SURREY (NEWS 1130) – Prelimintary work is set to begin next week on a SkyTrain extension of the Expo Line from Surrey all the way to Langley, following a $1.3-billion funding announcement from Prime Minister Justin Trudeau on Friday. But the CEO of Surrey’s Board of Trade is already looking ahead to what else is needed in that city.
With Surrey expected to be B.C.’s largest city within a decade, Anita Huberman says SkyTrain isn’t the only solution.
“We need to keep people to here, to live, learn, work, and play in Surrey, Langley, and all the way to Abbotsford,” she said.
“We’re going to have another 1.5 million people moving into the Metro Vancouver region by 2050, and many of them will be living here in Surrey. We need solutions now. We can’t wait 30 years. We can’t only rely on SkyTrain.”
Related article: Trudeau announces $1.3 billion for Surrey-Langley SkyTrain extension
The 16 km, eight-stop extension will connect the existing King George Station in Surrey City Centre to 203 Street in Langley Centre. TransLink estimates the total cost of the project to be around $3.1 billion.
Huberman says Surrey has been “starved” for transportation investments. While she’s pleased with the federal funding to finally get the project off the ground, she’s already looking forward to what else is needed South of the Fraser.
“It’s not going to serve all of Surrey and it’s not going to serve the largest business area — Newton, Campbell Heights, Cloverdale, South Surrey — these are all areas where businesses are,” she added.
She argues the SkyTrain route will take people into Vancouver, but won’t keep people in Surrey.
“People will flock to taking that mode of public transportation”
Langley City Councillor Nathan Pachal also says it’s taken too long to get this far.
“When you look at climate change, we know that we need to give people options that are as compelling as being in a vehicle and driving. I think SkyTrain is that compelling option,” he said.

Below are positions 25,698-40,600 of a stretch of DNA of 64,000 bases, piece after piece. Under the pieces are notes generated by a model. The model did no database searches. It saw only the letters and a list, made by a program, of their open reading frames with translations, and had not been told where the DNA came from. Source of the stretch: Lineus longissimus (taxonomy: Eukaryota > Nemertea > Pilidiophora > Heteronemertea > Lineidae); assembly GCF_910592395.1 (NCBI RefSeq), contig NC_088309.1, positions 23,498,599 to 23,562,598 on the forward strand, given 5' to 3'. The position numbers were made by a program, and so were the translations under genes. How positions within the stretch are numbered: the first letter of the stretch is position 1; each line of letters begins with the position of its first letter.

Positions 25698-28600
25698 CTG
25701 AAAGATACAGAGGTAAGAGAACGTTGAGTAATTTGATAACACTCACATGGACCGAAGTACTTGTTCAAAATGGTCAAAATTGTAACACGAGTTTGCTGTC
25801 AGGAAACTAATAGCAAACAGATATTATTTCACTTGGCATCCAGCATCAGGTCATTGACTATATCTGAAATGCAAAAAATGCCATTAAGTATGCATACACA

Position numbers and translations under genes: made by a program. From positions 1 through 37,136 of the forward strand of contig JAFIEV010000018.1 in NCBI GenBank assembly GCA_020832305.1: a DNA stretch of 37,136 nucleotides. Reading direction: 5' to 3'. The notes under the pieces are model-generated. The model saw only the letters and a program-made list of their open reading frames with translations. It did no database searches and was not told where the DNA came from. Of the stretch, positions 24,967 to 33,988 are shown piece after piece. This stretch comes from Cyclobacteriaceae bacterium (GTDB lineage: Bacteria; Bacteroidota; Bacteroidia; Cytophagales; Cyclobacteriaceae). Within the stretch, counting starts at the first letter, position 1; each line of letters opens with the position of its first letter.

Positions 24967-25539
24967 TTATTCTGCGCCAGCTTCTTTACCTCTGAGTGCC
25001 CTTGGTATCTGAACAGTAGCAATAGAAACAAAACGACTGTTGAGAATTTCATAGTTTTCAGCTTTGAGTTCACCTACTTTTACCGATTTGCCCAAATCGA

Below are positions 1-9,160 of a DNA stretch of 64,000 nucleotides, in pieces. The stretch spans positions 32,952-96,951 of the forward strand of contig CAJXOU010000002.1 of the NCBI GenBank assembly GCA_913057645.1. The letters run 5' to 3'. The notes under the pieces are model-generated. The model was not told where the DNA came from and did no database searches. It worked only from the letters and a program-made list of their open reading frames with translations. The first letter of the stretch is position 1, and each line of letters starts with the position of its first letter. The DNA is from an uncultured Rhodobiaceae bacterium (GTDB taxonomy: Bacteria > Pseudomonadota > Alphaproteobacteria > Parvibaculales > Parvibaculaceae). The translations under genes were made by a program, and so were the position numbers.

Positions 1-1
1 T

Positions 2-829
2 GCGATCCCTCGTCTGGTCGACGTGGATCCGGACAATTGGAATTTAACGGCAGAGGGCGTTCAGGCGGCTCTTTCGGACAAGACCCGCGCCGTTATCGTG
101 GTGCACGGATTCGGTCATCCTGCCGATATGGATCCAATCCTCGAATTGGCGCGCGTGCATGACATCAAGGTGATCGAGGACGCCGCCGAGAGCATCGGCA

“We’ve seen how when you build SkyTrain to places whether it’s in Vancouver, Burnaby, down into Richmond, and over to Coquitlam, and Port Moody … people will flock to taking that mode of public transportation. I expect the same thing here.”
He notes Langley City has been working on a new Official Community Plan that’s built around SkyTrain, transit, walking, and cycling.
Preliminary work on the SkyTrain extension is expected to begin Tuesday.
“There’s already work done to get to Fleetwood, so I’m not surprised,” Pachal said of the quick start to construction. “They still have to complete the detailed engineering work from the Fleetwood station to Langley City.”
He says he’s pleased with Friday’s announcement “because you know it’s real,” but admits the timing is rather convenient.
“I know the feds are probably not saying there’s an election, but I think we all know there’s an election coming up. And so I think the timing of this is perfectly aligned with that expectation,” he said.
For her part, Huberman has long been an advocate of light rail transit.
“We said from the very beginning that the funding that was originally allocated to LRT could not take SkyTrain all the way to Langley. And so we are going to see huge construction cost overruns. We’re going to see certain segments of the population that will continue to be underserved, in terms of transit.”
She thinks there is room for a commuter rail concept in Surrey and other South Fraser neighbourhoods.
“There is currently a rail corridor in existence that could be utilized to take people within the South Fraser economic region. Light rail could be brought back into the picture, but that’s going to need significant private sector partnerships,” she said.
Huberman notes more buses will only increase congestion and while SkyTrain is “better than nothing,” it’s “only a piece of the puzzle.”